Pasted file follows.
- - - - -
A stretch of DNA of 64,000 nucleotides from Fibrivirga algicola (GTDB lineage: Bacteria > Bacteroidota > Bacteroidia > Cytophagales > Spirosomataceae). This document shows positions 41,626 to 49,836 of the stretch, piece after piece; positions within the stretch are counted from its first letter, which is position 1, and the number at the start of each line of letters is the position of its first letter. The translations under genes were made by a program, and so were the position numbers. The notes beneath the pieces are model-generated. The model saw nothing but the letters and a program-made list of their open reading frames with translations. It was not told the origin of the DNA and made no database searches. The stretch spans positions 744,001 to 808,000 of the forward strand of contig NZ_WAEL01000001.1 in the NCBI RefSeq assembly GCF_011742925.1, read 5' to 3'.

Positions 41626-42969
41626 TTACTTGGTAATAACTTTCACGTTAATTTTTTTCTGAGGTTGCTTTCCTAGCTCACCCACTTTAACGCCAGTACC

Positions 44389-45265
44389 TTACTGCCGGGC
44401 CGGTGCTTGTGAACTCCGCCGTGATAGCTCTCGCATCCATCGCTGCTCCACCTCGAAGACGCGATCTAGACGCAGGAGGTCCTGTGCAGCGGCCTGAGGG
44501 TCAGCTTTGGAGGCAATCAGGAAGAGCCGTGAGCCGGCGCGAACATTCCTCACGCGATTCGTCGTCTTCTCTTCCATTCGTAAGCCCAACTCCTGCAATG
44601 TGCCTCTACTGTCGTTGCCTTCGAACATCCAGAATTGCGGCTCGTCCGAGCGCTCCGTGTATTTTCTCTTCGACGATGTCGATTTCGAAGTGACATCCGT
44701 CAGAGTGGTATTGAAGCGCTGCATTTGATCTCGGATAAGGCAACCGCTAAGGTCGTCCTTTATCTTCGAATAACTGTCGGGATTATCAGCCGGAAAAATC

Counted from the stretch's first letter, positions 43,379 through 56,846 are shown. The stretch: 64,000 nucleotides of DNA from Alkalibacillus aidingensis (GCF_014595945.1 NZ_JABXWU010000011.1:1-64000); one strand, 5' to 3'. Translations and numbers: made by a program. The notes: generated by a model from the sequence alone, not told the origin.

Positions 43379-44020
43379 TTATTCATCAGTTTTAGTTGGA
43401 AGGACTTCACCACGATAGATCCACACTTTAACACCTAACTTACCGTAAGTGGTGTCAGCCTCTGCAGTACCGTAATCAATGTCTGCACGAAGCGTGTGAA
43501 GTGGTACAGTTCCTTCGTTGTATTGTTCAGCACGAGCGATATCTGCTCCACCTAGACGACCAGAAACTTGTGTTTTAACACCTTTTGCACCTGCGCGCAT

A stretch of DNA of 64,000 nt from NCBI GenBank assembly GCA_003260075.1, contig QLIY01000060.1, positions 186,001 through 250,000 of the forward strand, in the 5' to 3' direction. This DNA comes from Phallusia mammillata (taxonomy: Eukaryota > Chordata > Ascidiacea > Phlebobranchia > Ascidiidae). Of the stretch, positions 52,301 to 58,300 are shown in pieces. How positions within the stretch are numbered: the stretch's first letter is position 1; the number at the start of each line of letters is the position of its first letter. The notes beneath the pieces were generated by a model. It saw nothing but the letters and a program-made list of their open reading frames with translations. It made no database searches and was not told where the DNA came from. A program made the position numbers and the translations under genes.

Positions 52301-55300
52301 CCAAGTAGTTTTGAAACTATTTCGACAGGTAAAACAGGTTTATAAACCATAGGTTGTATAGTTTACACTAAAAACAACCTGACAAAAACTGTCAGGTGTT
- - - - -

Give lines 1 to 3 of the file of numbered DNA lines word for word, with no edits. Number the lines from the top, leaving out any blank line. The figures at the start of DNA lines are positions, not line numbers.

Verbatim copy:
A stretch of DNA of 64,000 nucleotides from Fibrivirga algicola (GTDB lineage: Bacteria > Bacteroidota > Bacteroidia > Cytophagales > Spirosomataceae). This document shows positions 41,626 to 49,836 of the stretch, piece after piece; positions within the stretch are counted from its first letter, which is position 1, and the number at the start of each line of letters is the position of its first letter. The translations under genes were made by a program, and so were the position numbers. The notes beneath the pieces are model-generated. The model saw nothing but the letters and a program-made list of their open reading frames with translations. It was not told the origin of the DNA and made no database searches. The stretch spans positions 744,001 to 808,000 of the forward strand of contig NZ_WAEL01000001.1 in the NCBI RefSeq assembly GCF_011742925.1, read 5' to 3'.

Positions 41626-42969
41626 TTACTTGGTAATAACTTTCACGTTAATTTTTTTCTGAGGTTGCTTTCCTAGCTCACCCACTTTAACGCCAGTACC